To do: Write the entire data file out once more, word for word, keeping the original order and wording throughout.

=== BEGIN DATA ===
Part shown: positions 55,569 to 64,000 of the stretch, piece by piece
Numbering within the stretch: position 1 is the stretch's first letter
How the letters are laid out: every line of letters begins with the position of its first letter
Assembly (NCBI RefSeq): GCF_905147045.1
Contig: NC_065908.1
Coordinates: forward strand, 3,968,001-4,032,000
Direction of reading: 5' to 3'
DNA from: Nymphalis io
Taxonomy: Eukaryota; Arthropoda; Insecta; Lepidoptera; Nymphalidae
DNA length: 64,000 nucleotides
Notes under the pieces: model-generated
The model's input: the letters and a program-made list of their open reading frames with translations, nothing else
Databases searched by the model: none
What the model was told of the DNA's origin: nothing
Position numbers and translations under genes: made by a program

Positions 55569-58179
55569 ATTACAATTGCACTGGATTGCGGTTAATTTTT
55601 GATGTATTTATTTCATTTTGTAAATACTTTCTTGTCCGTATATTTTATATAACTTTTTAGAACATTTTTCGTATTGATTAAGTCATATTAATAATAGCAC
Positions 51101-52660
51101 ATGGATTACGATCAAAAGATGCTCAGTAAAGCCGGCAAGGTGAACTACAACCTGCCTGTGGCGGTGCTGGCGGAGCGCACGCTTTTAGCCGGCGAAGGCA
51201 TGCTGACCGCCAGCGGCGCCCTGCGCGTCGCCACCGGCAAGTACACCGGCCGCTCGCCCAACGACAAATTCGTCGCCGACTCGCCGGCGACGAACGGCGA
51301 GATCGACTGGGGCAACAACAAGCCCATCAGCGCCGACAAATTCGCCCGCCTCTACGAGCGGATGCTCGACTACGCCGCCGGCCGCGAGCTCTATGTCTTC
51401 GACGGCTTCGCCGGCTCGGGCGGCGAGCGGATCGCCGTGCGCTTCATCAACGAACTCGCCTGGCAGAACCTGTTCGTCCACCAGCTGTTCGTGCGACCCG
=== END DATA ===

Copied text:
Part shown: positions 55,569 to 64,000 of the stretch, piece by piece
Numbering within the stretch: position 1 is the stretch's first letter
How the letters are laid out: every line of letters begins with the position of its first letter
Assembly (NCBI RefSeq): GCF_905147045.1
Contig: NC_065908.1
Coordinates: forward strand, 3,968,001-4,032,000
Direction of reading: 5' to 3'
DNA from: Nymphalis io
Taxonomy: Eukaryota; Arthropoda; Insecta; Lepidoptera; Nymphalidae
DNA length: 64,000 nucleotides
Notes under the pieces: model-generated
The model's input: the letters and a program-made list of their open reading frames with translations, nothing else
Databases searched by the model: none
What the model was told of the DNA's origin: nothing
Position numbers and translations under genes: made by a program

Positions 55569-58179
55569 ATTACAATTGCACTGGATTGCGGTTAATTTTT
55601 GATGTATTTATTTCATTTTGTAAATACTTTCTTGTCCGTATATTTTATATAACTTTTTAGAACATTTTTCGTATTGATTAAGTCATATTAATAATAGCAC
Positions 51101-52660
51101 ATGGATTACGATCAAAAGATGCTCAGTAAAGCCGGCAAGGTGAACTACAACCTGCCTGTGGCGGTGCTGGCGGAGCGCACGCTTTTAGCCGGCGAAGGCA
51201 TGCTGACCGCCAGCGGCGCCCTGCGCGTCGCCACCGGCAAGTACACCGGCCGCTCGCCCAACGACAAATTCGTCGCCGACTCGCCGGCGACGAACGGCGA
51301 GATCGACTGGGGCAACAACAAGCCCATCAGCGCCGACAAATTCGCCCGCCTCTACGAGCGGATGCTCGACTACGCCGCCGGCCGCGAGCTCTATGTCTTC
51401 GACGGCTTCGCCGGCTCGGGCGGCGAGCGGATCGCCGTGCGCTTCATCAACGAACTCGCCTGGCAGAACCTGTTCGTCCACCAGCTGTTCGTGCGACCCG